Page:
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The Big Clue Everyone Missed Early In Mulholland Drive

Not many filmmakers get their own adjective. But the term '"Lynchian" immediately conjures up connotations of mystery, absurdism, dream logic, horror, eroticism, and apple-pie Americana. Writer-director David Lynch is an unmistakable voice in cinema that some call visionary ... or just plain weird. His films have intoxicated, baffled, and often infuriated audiences since his 1977 experimental film debut "Eraserhead." It's telling that "Dune," the one film Lynch disowned because studio interference made him "sell out" his vision, is still indelibly Lynchian.

Much of Lynch's output, including "Blue Velvet," "Twin Peaks: Fire Walk With Me," "Lost Highway," and "Inland Empire" frequently borders on pure surrealism, with images, atmospheres, and situations seemingly erupting from the unconscious and not amenable to rational explanations. The director himself is famously enigmatic when asked to spell out the meanings behind his work. In his book "Catching the Big Fish," Lynch explained, "The world in the film is a created one ... I think it's so precious and important to maintain that world and not say certain things that could break the experience."

2001's "Mulholland Drive" is considered by many to be the zenith of Lynch's filmography, earning him a best director Oscar nomination in 2002 and a best director win at the 2001 Cannes Film Festival (via IMDb). In a 2015 BBC Culture poll, it was voted "the 21st Century's greatest film." It also has several carefully hidden clues that could help viewers figure out its meaning, including one that played out early in the film.

Mulholland Drive plays out like a dream

Perhaps more than any other Lynch film, "Mulholland Drive" could be described as "dream-like." Backed by Angelo Badalamenti's haunting score, the movie frequently blurs the borders between fantasy and reality; with seemingly unrelated narrative digressions, ominous appearances by unsettling figures like a cowboy with no eyebrows and a filthy hobo who scares people to death, and a network of unexplained symbols.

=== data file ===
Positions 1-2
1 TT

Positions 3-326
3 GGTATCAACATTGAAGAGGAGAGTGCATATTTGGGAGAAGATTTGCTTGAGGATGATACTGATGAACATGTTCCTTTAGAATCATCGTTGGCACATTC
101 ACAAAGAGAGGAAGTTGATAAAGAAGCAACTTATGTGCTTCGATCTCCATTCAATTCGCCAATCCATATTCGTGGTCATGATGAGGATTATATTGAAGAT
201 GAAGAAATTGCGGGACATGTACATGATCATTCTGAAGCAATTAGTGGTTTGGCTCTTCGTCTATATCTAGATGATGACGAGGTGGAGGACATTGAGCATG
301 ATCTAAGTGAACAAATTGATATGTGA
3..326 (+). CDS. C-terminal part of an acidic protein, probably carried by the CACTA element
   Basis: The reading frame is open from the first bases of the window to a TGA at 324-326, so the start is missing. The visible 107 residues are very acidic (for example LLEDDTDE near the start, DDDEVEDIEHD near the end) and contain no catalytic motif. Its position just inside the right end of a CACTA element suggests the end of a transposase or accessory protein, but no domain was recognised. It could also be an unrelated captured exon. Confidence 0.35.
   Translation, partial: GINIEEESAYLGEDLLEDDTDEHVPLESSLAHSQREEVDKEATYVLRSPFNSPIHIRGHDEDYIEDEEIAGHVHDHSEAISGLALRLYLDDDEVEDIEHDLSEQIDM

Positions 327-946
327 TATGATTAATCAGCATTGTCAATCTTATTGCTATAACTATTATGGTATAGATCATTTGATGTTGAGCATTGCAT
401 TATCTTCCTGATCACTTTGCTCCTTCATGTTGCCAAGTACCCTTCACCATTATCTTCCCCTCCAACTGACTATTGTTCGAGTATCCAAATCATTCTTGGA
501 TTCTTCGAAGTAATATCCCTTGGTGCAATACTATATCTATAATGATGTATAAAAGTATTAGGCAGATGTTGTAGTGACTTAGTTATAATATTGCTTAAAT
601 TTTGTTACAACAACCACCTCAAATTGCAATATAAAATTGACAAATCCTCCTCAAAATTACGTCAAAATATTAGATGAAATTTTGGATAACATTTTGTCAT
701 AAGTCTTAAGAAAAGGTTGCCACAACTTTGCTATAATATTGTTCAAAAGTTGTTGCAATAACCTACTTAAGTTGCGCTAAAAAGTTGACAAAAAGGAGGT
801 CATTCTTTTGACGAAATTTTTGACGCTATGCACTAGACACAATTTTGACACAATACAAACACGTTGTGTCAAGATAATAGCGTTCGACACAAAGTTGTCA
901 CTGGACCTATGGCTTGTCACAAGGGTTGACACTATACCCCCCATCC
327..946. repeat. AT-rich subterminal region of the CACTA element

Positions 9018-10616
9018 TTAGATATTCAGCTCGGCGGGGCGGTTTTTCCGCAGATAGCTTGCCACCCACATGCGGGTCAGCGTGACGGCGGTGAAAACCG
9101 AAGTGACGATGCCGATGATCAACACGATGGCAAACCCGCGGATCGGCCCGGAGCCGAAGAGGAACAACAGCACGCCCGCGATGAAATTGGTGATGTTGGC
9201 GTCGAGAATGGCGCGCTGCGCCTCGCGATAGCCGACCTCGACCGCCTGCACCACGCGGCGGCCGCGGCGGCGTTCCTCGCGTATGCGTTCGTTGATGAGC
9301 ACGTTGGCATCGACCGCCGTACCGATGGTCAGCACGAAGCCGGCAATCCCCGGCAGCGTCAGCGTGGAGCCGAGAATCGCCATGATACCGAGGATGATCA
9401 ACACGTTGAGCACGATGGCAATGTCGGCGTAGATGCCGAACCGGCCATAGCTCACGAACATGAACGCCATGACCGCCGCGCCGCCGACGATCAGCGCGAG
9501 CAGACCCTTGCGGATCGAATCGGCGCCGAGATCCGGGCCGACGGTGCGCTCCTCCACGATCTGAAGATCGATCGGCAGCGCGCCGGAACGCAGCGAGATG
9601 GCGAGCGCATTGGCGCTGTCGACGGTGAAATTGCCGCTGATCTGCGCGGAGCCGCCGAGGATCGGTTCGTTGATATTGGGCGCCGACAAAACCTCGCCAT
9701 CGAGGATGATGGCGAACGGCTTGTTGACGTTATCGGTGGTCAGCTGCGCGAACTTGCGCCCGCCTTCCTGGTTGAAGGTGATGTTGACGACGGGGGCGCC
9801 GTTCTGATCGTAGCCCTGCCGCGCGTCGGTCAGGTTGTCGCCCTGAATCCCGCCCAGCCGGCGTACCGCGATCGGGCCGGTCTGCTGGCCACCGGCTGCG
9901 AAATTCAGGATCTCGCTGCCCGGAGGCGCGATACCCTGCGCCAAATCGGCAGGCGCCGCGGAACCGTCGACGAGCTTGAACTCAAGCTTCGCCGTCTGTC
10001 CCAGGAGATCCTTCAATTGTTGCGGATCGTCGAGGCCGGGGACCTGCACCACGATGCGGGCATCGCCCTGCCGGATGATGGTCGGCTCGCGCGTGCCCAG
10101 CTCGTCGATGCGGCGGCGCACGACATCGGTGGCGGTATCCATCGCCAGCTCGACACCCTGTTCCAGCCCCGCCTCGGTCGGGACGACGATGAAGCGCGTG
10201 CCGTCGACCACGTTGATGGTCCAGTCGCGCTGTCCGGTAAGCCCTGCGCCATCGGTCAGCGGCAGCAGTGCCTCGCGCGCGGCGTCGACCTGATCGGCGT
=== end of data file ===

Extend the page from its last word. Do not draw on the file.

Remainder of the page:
For the first two-thirds of the film, "Mulholland Drive" actually has a fairly straightforward plot structure. Wholesome mid-westerner Betty Elms (Naomi Watts) arrives in Hollywood with dreams of stardom. She meets the beautiful and mysterious amnesiac "Rita" (Laura Harring), whom she invites to stay with her while the pair embarks on an adventure to solve the riddle of Rita's true identity. Meanwhile, Betty goes to movie auditions but, unbeknownst to her, corrupt mafia bosses control casting decisions from the shadows. Betty and Rita fall in love, discover the corpse of a woman named Diane Selwyn in a shabby apartment, then make a nocturnal visit to the sinister Club Silencio. 

That's when things take a shocking turn for a horrific final act that leaves many viewers scratching their heads. Betty, it seems, is not Betty but Diane Selwyn. Rita is actually Camilla Rhodes, Diane's lover and rival actress. Diane hires a hitman to kill Camilla out of professional and romantic jealousy. Other faces from the first part of the movie reappear as different characters. In the terrifying climax, Diane, acting out of despair and guilt for what she's done, dies by suicide.